The Shadow King
(W. W. Norton & Company, 2019)
A reading and book talk with author Maaza Mengiste
Set in Ethiopia at the very start of WWII, The Shadow King tells the story of orphaned Hirut, who struggles to adapt to her new life as a maid. Her employer, an officer in Emperor Haile Selassie’s army, rushes to mobilize his strongest men before the Italians invade. As the war begins in earnest, Hirut and the other women long to do more than care for the wounded and bury the dead. When the Emperor goes into exile and Ethiopia quickly loses hope, it is Hirut who offers a plan to maintain morale. She helps disguise a gentle peasant as the emperor and soon becomes his guard, inspiring other women to take up arms. But how could she have predicted her own personal war, still to come, as a prisoner of one of Italy’s most vicious officers? The Shadow King is a gorgeously crafted and unputdownable exploration of female power and what it means to be a woman at war.
Co-sponsored by Tisch School of the Arts, Department of Photography & Imaging.
Wednesday, October 30th
6 - 8 PM
Tisch School of the Arts - NYU
Riese Lounge, 1st Floor
Please RSVP: email@example.com or (212) 998-IAAA (4222)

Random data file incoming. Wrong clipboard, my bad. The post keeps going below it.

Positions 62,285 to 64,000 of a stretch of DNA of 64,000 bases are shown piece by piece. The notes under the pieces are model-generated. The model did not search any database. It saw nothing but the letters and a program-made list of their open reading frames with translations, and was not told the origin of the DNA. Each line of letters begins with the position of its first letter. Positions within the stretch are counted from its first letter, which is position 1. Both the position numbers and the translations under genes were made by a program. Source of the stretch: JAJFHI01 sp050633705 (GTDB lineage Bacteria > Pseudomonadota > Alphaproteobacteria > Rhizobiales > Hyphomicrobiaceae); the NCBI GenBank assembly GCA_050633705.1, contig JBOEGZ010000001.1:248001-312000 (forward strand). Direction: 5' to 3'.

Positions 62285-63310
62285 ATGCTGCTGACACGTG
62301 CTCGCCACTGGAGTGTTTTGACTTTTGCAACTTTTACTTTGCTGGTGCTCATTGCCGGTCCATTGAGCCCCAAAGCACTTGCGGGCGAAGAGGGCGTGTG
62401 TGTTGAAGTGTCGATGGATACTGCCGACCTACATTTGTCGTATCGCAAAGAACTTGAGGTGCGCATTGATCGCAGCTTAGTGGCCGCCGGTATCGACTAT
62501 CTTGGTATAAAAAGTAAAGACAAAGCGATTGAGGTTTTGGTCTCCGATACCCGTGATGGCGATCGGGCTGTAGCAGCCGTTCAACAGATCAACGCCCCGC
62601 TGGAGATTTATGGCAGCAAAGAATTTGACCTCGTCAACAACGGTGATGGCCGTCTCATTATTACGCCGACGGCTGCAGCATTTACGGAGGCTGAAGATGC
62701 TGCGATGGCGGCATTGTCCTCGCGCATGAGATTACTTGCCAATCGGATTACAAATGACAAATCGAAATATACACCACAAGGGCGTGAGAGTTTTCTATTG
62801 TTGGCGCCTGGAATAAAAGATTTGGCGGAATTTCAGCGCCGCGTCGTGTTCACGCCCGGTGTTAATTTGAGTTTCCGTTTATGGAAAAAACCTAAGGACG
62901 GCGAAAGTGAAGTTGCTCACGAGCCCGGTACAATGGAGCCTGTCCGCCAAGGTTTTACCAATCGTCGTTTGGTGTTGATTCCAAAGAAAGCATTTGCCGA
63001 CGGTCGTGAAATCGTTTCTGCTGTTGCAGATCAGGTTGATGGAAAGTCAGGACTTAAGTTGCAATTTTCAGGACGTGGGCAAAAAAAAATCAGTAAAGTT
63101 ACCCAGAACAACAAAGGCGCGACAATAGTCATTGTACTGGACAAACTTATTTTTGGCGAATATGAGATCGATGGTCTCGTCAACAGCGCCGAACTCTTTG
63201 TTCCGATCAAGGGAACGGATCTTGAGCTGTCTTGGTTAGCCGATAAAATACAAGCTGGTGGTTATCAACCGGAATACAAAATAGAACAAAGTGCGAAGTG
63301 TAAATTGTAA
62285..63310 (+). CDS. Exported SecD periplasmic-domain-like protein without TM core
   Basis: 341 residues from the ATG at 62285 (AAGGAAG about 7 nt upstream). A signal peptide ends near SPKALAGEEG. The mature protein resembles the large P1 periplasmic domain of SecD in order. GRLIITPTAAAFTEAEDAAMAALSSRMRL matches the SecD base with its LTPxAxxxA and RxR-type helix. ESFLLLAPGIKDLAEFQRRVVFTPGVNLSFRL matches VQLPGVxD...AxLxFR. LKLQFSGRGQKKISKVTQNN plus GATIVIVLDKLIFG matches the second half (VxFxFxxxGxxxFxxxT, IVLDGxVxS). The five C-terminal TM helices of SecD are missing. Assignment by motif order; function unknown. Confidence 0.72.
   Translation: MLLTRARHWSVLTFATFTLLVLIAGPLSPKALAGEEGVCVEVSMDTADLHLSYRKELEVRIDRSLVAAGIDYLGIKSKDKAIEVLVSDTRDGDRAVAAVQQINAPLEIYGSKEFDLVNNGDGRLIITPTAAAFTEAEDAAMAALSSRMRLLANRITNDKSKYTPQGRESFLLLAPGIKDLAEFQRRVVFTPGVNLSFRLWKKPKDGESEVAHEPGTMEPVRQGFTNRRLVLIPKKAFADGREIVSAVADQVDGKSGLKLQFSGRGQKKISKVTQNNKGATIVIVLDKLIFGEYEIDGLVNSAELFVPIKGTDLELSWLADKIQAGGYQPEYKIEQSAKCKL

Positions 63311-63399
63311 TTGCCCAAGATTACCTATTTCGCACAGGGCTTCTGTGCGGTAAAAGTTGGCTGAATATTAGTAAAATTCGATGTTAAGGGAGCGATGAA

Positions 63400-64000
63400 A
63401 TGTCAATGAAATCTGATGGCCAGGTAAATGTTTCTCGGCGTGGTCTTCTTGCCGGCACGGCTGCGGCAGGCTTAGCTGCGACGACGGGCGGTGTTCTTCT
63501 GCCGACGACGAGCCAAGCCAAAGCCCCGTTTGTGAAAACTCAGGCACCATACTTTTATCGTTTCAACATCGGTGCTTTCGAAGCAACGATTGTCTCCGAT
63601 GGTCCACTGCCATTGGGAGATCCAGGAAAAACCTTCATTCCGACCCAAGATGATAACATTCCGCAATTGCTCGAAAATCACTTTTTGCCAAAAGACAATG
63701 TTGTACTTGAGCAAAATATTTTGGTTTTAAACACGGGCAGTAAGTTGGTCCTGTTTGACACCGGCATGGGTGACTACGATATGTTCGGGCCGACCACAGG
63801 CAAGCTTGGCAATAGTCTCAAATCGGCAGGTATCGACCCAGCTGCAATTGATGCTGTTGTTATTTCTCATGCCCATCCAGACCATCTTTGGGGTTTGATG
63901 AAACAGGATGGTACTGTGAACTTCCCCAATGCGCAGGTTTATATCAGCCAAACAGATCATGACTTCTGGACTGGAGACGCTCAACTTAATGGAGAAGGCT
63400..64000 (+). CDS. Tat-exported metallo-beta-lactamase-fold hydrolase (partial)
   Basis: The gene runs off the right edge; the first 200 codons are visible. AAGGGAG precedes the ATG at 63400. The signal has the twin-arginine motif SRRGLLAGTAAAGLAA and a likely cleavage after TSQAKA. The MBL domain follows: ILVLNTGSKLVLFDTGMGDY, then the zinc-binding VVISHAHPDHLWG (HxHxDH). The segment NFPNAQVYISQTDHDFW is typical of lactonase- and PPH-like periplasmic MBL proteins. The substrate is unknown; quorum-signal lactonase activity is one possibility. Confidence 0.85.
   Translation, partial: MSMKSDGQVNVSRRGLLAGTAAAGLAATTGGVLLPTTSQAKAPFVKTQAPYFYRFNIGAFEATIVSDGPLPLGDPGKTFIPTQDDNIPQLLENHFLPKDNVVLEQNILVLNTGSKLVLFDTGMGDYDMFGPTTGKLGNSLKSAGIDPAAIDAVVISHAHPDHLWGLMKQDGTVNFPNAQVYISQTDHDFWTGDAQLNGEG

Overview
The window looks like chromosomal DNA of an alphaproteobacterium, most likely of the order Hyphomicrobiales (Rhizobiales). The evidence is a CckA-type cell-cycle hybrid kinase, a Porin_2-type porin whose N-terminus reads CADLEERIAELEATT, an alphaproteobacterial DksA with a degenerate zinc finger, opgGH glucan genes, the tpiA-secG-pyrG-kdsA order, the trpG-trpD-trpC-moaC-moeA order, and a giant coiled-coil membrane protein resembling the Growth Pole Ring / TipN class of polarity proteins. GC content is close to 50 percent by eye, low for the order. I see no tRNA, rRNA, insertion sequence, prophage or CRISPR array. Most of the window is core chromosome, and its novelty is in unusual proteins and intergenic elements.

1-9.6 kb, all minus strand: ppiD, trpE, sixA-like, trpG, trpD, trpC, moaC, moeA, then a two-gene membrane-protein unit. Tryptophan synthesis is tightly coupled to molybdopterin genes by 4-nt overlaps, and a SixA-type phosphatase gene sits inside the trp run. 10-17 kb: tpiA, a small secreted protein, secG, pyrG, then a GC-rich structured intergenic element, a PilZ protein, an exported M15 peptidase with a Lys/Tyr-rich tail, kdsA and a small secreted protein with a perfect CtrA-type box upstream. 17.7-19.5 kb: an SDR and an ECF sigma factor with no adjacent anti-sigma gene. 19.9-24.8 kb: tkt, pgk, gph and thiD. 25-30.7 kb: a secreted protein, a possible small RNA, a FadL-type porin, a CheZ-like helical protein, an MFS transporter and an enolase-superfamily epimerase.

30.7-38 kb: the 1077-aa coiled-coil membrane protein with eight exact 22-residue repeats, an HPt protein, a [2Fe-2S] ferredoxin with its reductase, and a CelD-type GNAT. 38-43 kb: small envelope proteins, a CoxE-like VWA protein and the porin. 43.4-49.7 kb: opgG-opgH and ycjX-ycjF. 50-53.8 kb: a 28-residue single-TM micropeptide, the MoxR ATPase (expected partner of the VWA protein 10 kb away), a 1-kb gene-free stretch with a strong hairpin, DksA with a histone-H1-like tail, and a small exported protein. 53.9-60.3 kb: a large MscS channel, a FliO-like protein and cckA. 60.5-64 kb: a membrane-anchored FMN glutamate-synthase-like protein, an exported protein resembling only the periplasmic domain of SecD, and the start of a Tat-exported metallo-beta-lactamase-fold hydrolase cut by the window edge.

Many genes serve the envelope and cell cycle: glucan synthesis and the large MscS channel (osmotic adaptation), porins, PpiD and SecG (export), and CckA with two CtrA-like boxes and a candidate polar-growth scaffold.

Please make sure to state the event name and date in your email
Maaza Mengiste is a novelist and essayist. She is the author of The Shadow King, called “a brilliant novel…compulsively readable” by Salman Rushdie. Her debut novel, Beneath the Lion’s Gaze, was selected by The Guardian as one of the 10 best contemporary African books and named one of the best books of 2010 by Christian Science Monitor, Boston Globe, and other publications. She is the recipient of fellowships from the Fulbright Scholar Program, the National Endowment for the Arts, and Creative Capital. Her work can be found in The New Yorker, The New York Review of Books, Granta, The Guardian, The New York Times, Rolling Stone, and BBC, among other places. Mengiste’s fiction and nonfiction examine the individual lives at stake during migration, war, and exile, and considers the intersections of photography, memory, and violence. She was a writer on the documentary projects, GIRL RISING and THE INVISIBLE CITY: KAKUMA.
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